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Endovenous laser ablation (EVLA)

Endovenous laser ablation (EVLA)
EVLA is an excellent solution for the treatment of varicose veins: excellent medical and cosmetic results, minimum risk of complications, performed under local anesthesia, stay in the clinic for about 3 hours.

Today, probably, everyone who has decided to get rid of varicose veins has already heard about the "magic" procedure - "LASER" !!!


Let's try to clarify - the term "laser" hides just one of the methods of surgical treatment. Yes, it's an operation. But this is an operation that is fundamentally different from the usual removal of veins without incisions.


What is a "laser" operation?


The whole essence of this method is clear from the full name, but it is lost behind a pile of medical terms. We will help you translate.


"Endovenous" means that the effect on the vein is from the inside, i.e. a surgical instrument, namely a light guide, is located in the lumen of the vein. The easiest way is with the definition of "laser" - i.e. the impact is made with the help of high-energy coherent radiation (laser), which is delivered to the lumen of the vein through a fiber. "Coagulation" is a term for tissue destruction. In other words, with the help of high-energy laser radiation, a controlled burn of the venous wall is produced, as a result of which it is "welded", as it were.


This is not dangerous?

Anyone who says surgery is completely safe is a brazen liar.


Endovenous laser coagulation is a surgical procedure.

Yes, less traumatic.
Yes, well controlled at every stage.
But, nevertheless, surgical intervention.
Fortunately, due to the control of each of the stages of the intervention using ultrasound, the risk of complications is several times lower than with open operations, and these complications are much less severe. Unfortunately, doctors are unable to predict the future. We can only assess the clinical situation and choose the safest method. Today, laser operations are the safest.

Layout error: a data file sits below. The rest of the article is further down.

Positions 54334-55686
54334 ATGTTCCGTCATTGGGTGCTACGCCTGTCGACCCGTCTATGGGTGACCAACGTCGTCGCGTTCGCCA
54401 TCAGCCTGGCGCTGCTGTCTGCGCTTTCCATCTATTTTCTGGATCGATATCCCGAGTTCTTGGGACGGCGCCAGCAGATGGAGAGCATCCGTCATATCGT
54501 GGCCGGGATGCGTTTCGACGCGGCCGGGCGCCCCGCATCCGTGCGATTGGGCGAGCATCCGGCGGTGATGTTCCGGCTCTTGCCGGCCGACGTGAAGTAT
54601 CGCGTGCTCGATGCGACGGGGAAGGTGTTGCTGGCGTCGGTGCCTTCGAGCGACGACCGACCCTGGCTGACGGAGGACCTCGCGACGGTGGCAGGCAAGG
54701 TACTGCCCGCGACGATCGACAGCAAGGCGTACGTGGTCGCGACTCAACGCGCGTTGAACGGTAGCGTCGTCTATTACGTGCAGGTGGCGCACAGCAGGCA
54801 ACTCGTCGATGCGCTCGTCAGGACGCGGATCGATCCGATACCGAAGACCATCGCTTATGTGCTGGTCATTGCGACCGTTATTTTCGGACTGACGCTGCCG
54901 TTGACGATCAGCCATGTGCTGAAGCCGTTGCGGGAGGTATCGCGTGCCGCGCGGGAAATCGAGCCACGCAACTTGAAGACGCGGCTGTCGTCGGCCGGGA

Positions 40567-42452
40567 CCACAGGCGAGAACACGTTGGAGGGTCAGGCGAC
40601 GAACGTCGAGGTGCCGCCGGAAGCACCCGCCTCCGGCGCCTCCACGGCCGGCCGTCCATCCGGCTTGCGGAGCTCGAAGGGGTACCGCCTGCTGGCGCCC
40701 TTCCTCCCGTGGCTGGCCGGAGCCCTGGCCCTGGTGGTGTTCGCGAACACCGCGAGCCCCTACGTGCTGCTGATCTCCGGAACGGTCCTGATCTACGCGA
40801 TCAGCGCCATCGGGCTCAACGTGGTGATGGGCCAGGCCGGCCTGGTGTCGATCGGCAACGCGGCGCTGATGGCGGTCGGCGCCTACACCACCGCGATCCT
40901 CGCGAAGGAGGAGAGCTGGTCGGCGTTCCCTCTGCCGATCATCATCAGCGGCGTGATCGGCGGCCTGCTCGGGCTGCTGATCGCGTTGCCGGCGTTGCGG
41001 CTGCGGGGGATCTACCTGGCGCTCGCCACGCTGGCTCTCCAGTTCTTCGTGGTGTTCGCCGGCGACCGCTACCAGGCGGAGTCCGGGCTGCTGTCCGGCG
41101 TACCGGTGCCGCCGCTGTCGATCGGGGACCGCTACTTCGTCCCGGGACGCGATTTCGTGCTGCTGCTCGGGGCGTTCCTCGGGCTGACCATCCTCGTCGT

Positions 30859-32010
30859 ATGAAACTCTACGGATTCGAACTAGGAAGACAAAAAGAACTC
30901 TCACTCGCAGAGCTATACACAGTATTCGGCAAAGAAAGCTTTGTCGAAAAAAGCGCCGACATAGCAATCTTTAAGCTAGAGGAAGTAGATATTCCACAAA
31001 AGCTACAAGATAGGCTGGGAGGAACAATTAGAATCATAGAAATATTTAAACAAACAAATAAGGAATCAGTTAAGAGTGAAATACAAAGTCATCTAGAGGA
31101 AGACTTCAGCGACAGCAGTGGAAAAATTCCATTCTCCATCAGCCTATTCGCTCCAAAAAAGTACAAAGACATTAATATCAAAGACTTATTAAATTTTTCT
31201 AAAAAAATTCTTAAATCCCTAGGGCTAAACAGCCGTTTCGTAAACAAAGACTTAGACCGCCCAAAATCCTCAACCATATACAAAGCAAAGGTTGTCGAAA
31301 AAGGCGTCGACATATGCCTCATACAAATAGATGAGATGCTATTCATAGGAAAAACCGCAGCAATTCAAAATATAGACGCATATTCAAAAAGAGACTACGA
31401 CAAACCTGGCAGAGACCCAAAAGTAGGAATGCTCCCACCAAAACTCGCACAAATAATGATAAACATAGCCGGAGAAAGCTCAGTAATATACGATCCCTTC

It does not hurt?

If you are able to withstand an intramuscular injection, then you can quite imagine the level of pain associated with this operation. Indeed, all painful sensations are caused by the injections necessary to insert a catheter into a vein and inject an anesthetic.


Of course, the pain threshold is different for everyone, and for some even injections seem very painful, but most patients tolerate these sensations quite easily.


And what, after the laser, everything will go away right away?

No, not right away. A laser is a specialized surgical instrument designed to eliminate the trunk and large saphenous veins. It is through them that blood is released under high pressure, which leads to the expansion of the saphenous veins on the lower leg and thigh.


Those. with laser surgery, we eliminate the cause. Most often, those varicose veins are the result of increased pressure in the main saphenous veins. As a result, after eliminating the cause of the increased pressure, the dilated veins decrease in size.


Complaints about unpleasant physical sensations, such as heaviness, convulsions, edema, disappear almost immediately after the operation, but the dilated veins return to their original appearance within 2-3 months. If varicose veins have existed for a long time, then as a result of the changes that have occurred, the saphenous veins on the lower leg may not completely disappear, but at the same time they decrease so much that they can be eliminated with the help of sclerotherapy or miniflebectomy.